Microsoft continued apologizing for its past behavior by announcing that retail copies of Windows 8.1 will be available in standalone, full versions of the software, rather than as upgrades from previous versions of Windows.
Unfortunately, pricing for the new Windows 8.1 editions will match that of Windows 8: $120 for Windows 8.1 by itself, and $200 for the Pro edition. If you already have Windows 8 or Windows 8.1 and wish to upgrade to the Pro version, you can still do so for $100. There’s also a $10 upgrade for Pro users who want to add Media Center functionality.
But with Windows 8.1, Microsoft will make two important changes. First, users have the option of buying either an upgrade code for digital download or a retail DVD. That allows traditionalists the option of a physical disc in case of a hard disk crash. But the standalone option also should offer customers the alternative of building a new, low-cost PC upon which they can run Windows 8.1.
“This shift allows more flexibility for customers in specific technical scenarios and is in response to feedback we’ve received,” Windows blogger Brandon LeBlanc wrote in a Tuesday blog post. “It will be easier for those consumers who want to build PCs from scratch, run Windows 8.1 in Virtual Machine (VM) environments, or run Windows 8.1 on a second hard drive partition.”
Users who already own Windows 8 will receive Windows 8.1 as a free upgrade from the Windows Store. Users who install “fresh” copies of the Windows 8.1 OS shouldn’t have to worry about reinstalling any apps or settings. Users who have already downloaded the Windows 8.1 preview onto their Windows 8 machines will have to reinstall their applications, however.
After introducing the Metro motif into Windows 8, Microsoft has spent the succeeding months walking back certain design elements: allowing users to boot directly into the familiar Windows desktop, redesigning how applications are listed under the Start page, and numerous other changes that make Windows 8.1 a sort of “do over” for the company. As LeBlanc had noted, users had complained that Microsoft hadn’t offered a standalone version of Windows 8.
Microsoft said that the new standalone version of Windows 8.1 will work with Windows 7 PCs, although users will have to reinstall their desktop apps. Users can try and install Windows 8.1 over an existing Windows XP or Vista installation, but Microsoft recommended that they use the installation disc and be prepared to reinstall files, settings, and apps from one system to another.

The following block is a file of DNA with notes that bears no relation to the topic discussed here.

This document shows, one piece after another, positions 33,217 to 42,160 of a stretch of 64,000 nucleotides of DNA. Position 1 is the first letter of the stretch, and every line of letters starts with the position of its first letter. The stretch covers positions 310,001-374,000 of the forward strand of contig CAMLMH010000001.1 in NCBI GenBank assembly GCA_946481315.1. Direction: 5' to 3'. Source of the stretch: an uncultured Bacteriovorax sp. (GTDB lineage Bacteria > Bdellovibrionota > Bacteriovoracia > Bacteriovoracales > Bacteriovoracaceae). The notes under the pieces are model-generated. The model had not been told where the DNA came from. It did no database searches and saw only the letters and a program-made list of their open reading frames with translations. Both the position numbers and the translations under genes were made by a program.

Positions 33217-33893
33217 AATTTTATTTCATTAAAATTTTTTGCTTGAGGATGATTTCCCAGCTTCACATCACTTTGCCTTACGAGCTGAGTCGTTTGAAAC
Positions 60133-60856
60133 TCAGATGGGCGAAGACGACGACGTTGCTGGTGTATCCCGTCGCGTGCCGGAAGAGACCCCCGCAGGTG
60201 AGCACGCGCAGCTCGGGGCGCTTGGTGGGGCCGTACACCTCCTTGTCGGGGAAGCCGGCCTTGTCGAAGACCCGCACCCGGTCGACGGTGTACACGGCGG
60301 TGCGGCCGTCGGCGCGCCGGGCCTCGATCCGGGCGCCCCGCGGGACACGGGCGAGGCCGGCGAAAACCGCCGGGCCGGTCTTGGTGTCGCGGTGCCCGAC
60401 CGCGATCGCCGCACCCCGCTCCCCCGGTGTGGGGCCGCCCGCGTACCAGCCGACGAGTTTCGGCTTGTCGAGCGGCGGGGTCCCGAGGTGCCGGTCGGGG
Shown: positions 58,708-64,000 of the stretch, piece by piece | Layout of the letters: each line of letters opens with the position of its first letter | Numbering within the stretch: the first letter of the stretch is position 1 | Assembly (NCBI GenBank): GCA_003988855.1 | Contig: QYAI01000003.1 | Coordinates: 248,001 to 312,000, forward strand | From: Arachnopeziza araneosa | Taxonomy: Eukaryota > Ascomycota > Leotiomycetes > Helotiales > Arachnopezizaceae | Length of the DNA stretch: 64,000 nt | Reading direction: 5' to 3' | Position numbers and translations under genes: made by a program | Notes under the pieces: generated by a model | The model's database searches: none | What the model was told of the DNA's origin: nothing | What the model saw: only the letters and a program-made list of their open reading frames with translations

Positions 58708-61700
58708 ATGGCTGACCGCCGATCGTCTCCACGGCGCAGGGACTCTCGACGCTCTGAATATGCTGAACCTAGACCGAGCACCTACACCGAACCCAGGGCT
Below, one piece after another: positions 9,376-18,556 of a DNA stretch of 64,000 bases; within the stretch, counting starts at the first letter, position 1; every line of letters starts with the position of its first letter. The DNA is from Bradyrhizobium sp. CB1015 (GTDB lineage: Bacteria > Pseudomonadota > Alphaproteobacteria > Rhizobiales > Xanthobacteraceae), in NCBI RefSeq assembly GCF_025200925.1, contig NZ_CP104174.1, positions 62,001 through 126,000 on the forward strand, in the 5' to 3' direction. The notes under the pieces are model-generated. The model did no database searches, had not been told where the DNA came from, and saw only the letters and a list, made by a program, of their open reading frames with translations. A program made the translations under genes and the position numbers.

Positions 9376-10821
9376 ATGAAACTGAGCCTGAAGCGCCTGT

Microsoft’s change in policy will also be welcomed by the DIY or homebrew community, which has, at least anecdotally, shrunk somewhat as PC prices have come down and users have turned to self-contained notebooks rather than easily upgradable desktops. In May, research firm IDC said that it expects tablets to outsell desktops and tablets combined by 2015. IDC said that it expects desktop PC sales to decline from 134 million to 123 million PCs from now through 2015, as well.
“If you count all use models, net out ‘professional DIY’ (mom-and-pop and local PC stores building computers), and include the home DIY ‘upgrade’ market, I would estimate the global market for DIY is approximately $9 billion,” Ted Pollak, an analyst with Jon Peddie Research, wrote in an email. “Add another billion if you want to include the “professional DIY” market.”
(With Windows 8, Microsoft sold somewhat ambiguous “System Builder” versions that essentially allowed users to build their own PCs around Windows 8. On the surface, however, the software was geared more toward small businesses.)
Windows 8.1 Enterprise now available
Microsoft also said separately that it would grant access to Windows 8.1 Enterprise to TechNet and MSDN subscribers, beginning Tuesday.
“[T]he primary objective in making Windows 8.1 RTM bits available on TechNet and MSDN is so developers and businesses can continue testing the latest version of the operating system as our engineering teams refine and update the product and tools in preparation for Windows 8.1 general availability,” wrote Erwin Visser, general manager of Windows Commercial. “And once GA bits are available, you will be ready to conduct final testing and begin your deployment of Windows 8.1. Testing your operating system for compatibility with existing applications and better understanding what needs to be done to migrate your business—especially for those organizations still on Windows XP—is paramount.”
The key date for businesses is April 18. 2014 when Microsoft ceases supporting Windows XP. While Microsoft hopes that enterprises will transition off of Windows XP onto Windows 8, some are proposing alternative strategies: the city of Munich, Germany, is handing out copies of Ubuntu Linux, for example.
This story was updated at 3:26 PM PT with additional details from analyst Ted Pollak.
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As PCWorld's senior editor, Mark focuses on Microsoft news and chip technology, among other beats. He has formerly written for PCMag, BYTE, Slashdot, eWEEK, and ReadWrite.